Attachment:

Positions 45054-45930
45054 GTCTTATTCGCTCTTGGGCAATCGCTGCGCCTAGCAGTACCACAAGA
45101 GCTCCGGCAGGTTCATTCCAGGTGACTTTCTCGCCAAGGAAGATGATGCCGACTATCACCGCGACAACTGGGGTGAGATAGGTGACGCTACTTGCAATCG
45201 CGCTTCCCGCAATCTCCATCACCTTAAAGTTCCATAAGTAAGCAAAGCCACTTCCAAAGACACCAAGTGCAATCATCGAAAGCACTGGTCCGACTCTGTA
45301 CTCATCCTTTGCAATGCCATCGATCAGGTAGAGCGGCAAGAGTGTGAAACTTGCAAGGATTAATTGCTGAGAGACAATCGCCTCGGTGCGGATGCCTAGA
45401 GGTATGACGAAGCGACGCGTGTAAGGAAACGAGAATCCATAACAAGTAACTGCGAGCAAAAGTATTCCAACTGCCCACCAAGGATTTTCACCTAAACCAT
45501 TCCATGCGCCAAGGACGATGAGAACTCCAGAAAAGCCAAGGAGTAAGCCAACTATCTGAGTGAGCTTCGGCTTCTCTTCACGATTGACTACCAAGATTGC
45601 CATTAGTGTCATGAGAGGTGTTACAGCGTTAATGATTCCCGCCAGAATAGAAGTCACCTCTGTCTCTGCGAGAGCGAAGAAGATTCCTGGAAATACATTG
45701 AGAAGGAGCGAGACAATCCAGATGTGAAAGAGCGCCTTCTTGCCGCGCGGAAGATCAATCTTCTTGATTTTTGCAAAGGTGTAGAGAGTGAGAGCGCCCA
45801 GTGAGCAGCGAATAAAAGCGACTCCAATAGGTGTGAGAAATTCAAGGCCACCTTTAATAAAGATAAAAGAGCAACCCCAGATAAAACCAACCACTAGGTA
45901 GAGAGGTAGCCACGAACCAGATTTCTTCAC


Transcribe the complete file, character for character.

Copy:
Positions 45054-45930
45054 GTCTTATTCGCTCTTGGGCAATCGCTGCGCCTAGCAGTACCACAAGA
45101 GCTCCGGCAGGTTCATTCCAGGTGACTTTCTCGCCAAGGAAGATGATGCCGACTATCACCGCGACAACTGGGGTGAGATAGGTGACGCTACTTGCAATCG
45201 CGCTTCCCGCAATCTCCATCACCTTAAAGTTCCATAAGTAAGCAAAGCCACTTCCAAAGACACCAAGTGCAATCATCGAAAGCACTGGTCCGACTCTGTA
45301 CTCATCCTTTGCAATGCCATCGATCAGGTAGAGCGGCAAGAGTGTGAAACTTGCAAGGATTAATTGCTGAGAGACAATCGCCTCGGTGCGGATGCCTAGA
45401 GGTATGACGAAGCGACGCGTGTAAGGAAACGAGAATCCATAACAAGTAACTGCGAGCAAAAGTATTCCAACTGCCCACCAAGGATTTTCACCTAAACCAT
45501 TCCATGCGCCAAGGACGATGAGAACTCCAGAAAAGCCAAGGAGTAAGCCAACTATCTGAGTGAGCTTCGGCTTCTCTTCACGATTGACTACCAAGATTGC
45601 CATTAGTGTCATGAGAGGTGTTACAGCGTTAATGATTCCCGCCAGAATAGAAGTCACCTCTGTCTCTGCGAGAGCGAAGAAGATTCCTGGAAATACATTG
45701 AGAAGGAGCGAGACAATCCAGATGTGAAAGAGCGCCTTCTTGCCGCGCGGAAGATCAATCTTCTTGATTTTTGCAAAGGTGTAGAGAGTGAGAGCGCCCA
45801 GTGAGCAGCGAATAAAAGCGACTCCAATAGGTGTGAGAAATTCAAGGCCACCTTTAATAAAGATAAAAGAGCAACCCCAGATAAAACCAACCACTAGGTA
45901 GAGAGGTAGCCACGAACCAGATTTCTTCAC